In Galpin v. Critchlow, Mr. Chief Justice Gray does not contend that these terms are not equivalent. They are, in fact, whatever may have been the intention of the legislators, mere transpositions in the two several acts. And, regarding the words under consideration as practically synonymous, the learned chief justice infers that the Act of 1866 (and 1867 likewise) “ has regard, to suits in equity as well as at law;" because it enlarges the right of removal under the Act of 1789 (which was “at any time before trial”), by conferring the right in suits brought " for the purpose of restraining or enjoining" the defendant. In the Act of 1866, ch. 288, we find for the first time, if I am not mistaken, the words “or final hearing of the cause” added to the words "at any time before the trial."

“ Trial," says Mr. Chief Justice GRAY, “ appropriately designates a trial by the jury of an issue which will determine the facts in an action at law; and “final hearing,' in contradistinction to hearings upon interlocutory matters, and bearing of the cause upon its merits by a judge sitting in equity. The whole effect of the change in the statute in this respect seems to us to have been to allow the defendant the same time to elect whether he will remove the case into the federal court, as he has to prepare for a trial at law, or hearing upon the merits in equity in the state court; * * * but not to allow him, after the experiment of entering upon one such trial or hearing in the court in which the suit is commenced, to transfer the case to another jurisdiction.”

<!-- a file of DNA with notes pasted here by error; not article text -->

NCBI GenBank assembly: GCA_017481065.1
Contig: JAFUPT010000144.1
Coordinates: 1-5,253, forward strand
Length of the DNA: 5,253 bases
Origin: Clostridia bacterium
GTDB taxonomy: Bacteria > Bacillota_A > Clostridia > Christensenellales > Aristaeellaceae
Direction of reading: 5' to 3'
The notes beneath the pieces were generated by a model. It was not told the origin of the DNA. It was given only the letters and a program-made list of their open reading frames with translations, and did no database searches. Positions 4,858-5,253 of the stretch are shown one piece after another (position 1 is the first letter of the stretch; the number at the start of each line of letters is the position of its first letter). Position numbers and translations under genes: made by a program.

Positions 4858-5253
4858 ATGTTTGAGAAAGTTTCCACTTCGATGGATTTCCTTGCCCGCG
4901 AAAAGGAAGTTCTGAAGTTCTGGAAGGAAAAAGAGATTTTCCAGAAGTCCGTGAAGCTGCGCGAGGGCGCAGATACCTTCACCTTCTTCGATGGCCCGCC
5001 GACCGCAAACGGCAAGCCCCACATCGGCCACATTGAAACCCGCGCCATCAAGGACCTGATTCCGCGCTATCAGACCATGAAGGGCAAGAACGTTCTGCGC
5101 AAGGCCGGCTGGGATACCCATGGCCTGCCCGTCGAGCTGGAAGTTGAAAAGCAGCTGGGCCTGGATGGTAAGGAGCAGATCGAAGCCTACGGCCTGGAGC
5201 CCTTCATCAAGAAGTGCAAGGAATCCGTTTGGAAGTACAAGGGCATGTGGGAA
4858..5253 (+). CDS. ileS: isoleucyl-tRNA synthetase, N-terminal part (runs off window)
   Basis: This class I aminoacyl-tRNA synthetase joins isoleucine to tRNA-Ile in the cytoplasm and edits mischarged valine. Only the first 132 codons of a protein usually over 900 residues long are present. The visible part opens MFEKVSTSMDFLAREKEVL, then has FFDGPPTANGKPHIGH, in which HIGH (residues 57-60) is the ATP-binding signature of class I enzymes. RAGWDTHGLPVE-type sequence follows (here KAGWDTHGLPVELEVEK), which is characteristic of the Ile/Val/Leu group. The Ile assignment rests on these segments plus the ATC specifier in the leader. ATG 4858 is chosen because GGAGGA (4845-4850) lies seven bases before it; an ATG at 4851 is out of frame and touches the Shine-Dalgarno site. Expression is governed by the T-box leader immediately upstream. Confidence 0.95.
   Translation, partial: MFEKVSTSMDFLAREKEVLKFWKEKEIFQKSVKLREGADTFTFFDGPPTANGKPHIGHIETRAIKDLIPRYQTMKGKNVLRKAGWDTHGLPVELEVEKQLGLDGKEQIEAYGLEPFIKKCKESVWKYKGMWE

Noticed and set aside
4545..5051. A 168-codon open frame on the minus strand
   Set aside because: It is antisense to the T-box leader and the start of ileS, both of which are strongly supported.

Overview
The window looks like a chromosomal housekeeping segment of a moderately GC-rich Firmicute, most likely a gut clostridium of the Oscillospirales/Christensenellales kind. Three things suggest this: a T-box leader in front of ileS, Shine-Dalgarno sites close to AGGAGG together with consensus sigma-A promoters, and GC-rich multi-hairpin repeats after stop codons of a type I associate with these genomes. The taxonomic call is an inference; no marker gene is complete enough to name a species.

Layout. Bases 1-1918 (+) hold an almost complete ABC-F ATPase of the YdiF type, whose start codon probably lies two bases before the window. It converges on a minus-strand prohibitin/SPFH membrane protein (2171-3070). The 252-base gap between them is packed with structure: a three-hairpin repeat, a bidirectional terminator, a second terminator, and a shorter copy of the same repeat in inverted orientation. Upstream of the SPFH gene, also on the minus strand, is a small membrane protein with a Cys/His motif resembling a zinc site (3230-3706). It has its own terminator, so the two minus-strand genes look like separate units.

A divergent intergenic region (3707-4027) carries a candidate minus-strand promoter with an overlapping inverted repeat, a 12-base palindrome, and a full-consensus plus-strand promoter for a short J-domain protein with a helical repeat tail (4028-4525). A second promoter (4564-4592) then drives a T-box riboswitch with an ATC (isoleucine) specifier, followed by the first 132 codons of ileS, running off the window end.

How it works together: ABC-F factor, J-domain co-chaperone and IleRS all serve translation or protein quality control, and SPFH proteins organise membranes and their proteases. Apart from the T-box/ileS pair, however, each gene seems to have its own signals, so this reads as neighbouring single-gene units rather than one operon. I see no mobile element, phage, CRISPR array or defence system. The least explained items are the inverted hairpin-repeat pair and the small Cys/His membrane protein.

The learned chief justice “cannot believe that Congress, by transposing" the words, “intended that a right of removal depending upon a mere affidavit of the party to a condition of things which litigants are too often prone to suspect, and conferred by this statute upon a plaintiff who has voluntarily resorted to the state court, as well as a defendant who has been compelled to appear therein to protect his rights, should be exercised after once submitting the case to be decided in the state court upon its merits, and at a later stage than any other suit is authorized to be removed from the state to the federal courts, except by writ of error after judgment."